EXAMPLES
    del test.tmp - Deletes test.tmp from the directory you are currently in (if it exists).
    del c:\windows\test.tmp - Deletes test.tmp from the C:\Windows directory (if it exists).
    del c:\windows\temp\*.* /P - Deletes all files in the C:\Windows\temp directory, and requires confirmation for each file.
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XCOPY

Xcopy is a powerful version of the copy command with additional features. It has the ability to move files, directories and even whole drives from one destination to another. It also can preserve file attributes and long file names.
Note: XCOPY is in all versions of Windows, but may not run unless it is located in the command Path. Please see the note on Paths above. The actual file is called xcopy.exe and is located on Windows 98 and ME in the C:\Windows\Command directory on Windows NT and 2000 in the C:\Winnt\system32 and on Windows XP in the C:\Windows\system32 directory.

SYNTAX

XCOPY source [destination] [/A | /M] [/D[:date]] [/P] [/S [/E]] [/W] [/C] [/I] [/Q] [/F] [/L] [/H] [/R] [/T] [/U] [/K] [/N]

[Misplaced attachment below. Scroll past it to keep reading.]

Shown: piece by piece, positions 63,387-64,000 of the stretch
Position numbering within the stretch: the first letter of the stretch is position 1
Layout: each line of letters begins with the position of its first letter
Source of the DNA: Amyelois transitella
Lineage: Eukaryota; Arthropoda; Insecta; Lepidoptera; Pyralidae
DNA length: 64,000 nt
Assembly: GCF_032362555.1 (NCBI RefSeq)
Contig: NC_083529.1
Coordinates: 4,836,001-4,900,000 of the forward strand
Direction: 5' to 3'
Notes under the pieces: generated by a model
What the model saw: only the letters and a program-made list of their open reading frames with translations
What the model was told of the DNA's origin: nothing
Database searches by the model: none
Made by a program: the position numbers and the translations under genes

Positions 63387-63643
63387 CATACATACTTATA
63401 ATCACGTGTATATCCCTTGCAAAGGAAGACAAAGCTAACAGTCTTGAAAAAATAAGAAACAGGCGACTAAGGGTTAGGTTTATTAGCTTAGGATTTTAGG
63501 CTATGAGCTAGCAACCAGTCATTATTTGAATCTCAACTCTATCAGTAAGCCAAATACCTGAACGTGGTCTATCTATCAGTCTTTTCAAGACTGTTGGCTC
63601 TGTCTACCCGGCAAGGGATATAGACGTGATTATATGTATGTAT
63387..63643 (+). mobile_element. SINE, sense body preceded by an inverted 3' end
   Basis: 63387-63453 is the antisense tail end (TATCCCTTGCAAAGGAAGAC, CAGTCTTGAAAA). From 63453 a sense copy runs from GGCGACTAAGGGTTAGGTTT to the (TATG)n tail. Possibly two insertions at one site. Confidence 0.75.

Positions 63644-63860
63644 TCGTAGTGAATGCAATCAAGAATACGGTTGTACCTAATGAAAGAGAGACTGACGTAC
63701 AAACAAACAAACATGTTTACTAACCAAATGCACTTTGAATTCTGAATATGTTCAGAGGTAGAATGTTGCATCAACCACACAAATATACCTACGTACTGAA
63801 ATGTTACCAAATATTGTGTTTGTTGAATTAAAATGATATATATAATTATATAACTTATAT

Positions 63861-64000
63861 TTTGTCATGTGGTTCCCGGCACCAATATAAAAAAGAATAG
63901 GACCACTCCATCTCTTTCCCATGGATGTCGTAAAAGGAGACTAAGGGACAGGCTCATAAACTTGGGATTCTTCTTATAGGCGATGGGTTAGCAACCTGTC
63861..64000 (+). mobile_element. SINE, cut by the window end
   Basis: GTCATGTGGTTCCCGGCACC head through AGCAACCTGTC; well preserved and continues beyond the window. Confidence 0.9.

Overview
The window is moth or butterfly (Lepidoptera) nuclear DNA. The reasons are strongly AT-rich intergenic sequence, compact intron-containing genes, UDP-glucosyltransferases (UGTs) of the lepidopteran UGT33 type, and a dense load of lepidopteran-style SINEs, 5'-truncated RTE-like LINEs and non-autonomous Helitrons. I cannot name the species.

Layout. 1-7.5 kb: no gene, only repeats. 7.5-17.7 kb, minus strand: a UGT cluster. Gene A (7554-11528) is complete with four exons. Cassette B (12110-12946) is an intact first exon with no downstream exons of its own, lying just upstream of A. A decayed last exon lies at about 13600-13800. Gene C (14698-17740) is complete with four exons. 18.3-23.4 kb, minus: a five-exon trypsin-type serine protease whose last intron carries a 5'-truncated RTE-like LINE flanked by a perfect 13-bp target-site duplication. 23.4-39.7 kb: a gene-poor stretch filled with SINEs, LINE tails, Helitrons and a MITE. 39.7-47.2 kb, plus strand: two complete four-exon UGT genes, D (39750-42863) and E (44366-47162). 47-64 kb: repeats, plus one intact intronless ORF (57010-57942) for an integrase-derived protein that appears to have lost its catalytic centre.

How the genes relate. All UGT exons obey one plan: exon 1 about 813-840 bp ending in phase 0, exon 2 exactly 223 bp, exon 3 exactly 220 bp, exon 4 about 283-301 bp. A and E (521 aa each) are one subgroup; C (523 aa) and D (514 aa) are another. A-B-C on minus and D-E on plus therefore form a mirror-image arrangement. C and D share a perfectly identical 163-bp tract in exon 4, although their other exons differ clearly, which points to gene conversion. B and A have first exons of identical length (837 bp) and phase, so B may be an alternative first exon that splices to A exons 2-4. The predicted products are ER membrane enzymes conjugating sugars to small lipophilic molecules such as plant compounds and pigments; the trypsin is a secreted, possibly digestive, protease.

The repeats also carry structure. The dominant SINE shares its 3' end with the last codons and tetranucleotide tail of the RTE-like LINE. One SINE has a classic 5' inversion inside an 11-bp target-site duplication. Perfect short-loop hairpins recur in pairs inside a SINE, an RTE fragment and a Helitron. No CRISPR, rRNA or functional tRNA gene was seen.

• source - Specifies the file(s) to copy.
  • destination - Specifies the location and/or name of new files.
  • /A - Copies files with the archive attribute set, doesn't change the attribute.
  • /M - Copies files with the archive attribute set, turns off the archive attribute.
  • /D:date - Copies files changed on or after the specified date. If no date is given, copies only those files whose source time is newer than the destination time.
  • /P Prompts you before creating each destination file.
  • /S Copies directories and subdirectories except empty ones.
  • /E Copies directories and subdirectories, including empty ones.
  • /W Prompts you to press a key before copying.
  • /C Continues copying even if errors occur.
  • /I If destination does not exist and copying more than one file, assumes that destination must be a directory.
  • /Q Does not display file names while copying.
  • /F Displays full source and destination file names while copying.
  • /L Displays files that would be copied.
  • /H Copies hidden and system files also.
  • /R Overwrites read-only files.
  • /T Creates directory structure, but does not copy files. Does not include empty directories or sub directories. /T /E includes empty directories and sub directories.
  • /U Updates the files that already exist in destination.
  • /K Copies attributes. Normal xcopy will reset read-only attributes.
  • /Y Overwrites existing files without prompting.
  • /-Y Prompts you before overwriting existing files.
  • /N Copy using the generated short names.
EXAMPLES